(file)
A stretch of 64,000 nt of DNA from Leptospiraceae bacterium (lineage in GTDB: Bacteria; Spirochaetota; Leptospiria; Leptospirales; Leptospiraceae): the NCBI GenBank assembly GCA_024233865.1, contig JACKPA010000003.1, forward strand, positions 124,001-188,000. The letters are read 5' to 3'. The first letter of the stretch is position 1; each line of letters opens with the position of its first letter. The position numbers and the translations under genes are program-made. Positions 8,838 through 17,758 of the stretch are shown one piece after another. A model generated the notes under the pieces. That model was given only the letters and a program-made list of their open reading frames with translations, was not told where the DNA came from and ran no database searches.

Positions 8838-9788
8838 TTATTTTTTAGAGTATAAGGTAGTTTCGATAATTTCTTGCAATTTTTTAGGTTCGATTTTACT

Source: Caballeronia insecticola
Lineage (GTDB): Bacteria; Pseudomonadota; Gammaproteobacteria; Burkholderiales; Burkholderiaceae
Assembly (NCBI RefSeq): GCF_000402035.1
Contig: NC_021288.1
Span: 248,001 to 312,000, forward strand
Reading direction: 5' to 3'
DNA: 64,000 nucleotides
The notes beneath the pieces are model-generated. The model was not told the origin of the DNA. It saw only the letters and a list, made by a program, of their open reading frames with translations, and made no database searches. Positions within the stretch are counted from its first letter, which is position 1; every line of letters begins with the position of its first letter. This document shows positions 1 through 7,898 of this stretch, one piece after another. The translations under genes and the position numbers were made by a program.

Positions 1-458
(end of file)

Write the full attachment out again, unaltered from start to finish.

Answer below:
A stretch of 64,000 nt of DNA from Leptospiraceae bacterium (lineage in GTDB: Bacteria; Spirochaetota; Leptospiria; Leptospirales; Leptospiraceae): the NCBI GenBank assembly GCA_024233865.1, contig JACKPA010000003.1, forward strand, positions 124,001-188,000. The letters are read 5' to 3'. The first letter of the stretch is position 1; each line of letters opens with the position of its first letter. The position numbers and the translations under genes are program-made. Positions 8,838 through 17,758 of the stretch are shown one piece after another. A model generated the notes under the pieces. That model was given only the letters and a program-made list of their open reading frames with translations, was not told where the DNA came from and ran no database searches.

Positions 8838-9788
8838 TTATTTTTTAGAGTATAAGGTAGTTTCGATAATTTCTTGCAATTTTTTAGGTTCGATTTTACT

Source: Caballeronia insecticola
Lineage (GTDB): Bacteria; Pseudomonadota; Gammaproteobacteria; Burkholderiales; Burkholderiaceae
Assembly (NCBI RefSeq): GCF_000402035.1
Contig: NC_021288.1
Span: 248,001 to 312,000, forward strand
Reading direction: 5' to 3'
DNA: 64,000 nucleotides
The notes beneath the pieces are model-generated. The model was not told the origin of the DNA. It saw only the letters and a list, made by a program, of their open reading frames with translations, and made no database searches. Positions within the stretch are counted from its first letter, which is position 1; every line of letters begins with the position of its first letter. This document shows positions 1 through 7,898 of this stretch, one piece after another. The translations under genes and the position numbers were made by a program.

Positions 1-458